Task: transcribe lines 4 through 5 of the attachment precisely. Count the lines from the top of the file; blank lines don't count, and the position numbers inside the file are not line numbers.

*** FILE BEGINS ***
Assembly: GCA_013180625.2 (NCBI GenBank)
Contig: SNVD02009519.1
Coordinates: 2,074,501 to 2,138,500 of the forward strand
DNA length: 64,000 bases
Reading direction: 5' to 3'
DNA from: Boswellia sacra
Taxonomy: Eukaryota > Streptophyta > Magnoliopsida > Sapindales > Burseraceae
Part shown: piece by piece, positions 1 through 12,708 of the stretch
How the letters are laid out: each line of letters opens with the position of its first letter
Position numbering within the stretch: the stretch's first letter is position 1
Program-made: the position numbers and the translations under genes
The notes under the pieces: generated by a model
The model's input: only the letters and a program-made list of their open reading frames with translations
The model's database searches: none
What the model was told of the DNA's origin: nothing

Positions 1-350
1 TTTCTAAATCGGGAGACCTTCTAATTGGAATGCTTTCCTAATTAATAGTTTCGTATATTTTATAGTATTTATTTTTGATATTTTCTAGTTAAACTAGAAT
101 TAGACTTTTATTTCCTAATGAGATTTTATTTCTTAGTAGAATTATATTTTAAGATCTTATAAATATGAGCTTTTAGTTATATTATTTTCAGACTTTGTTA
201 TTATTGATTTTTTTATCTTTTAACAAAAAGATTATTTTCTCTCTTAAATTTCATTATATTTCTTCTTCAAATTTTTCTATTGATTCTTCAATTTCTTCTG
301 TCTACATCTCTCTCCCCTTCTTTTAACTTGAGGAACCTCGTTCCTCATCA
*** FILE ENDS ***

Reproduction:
DNA length: 64,000 bases
Reading direction: 5' to 3'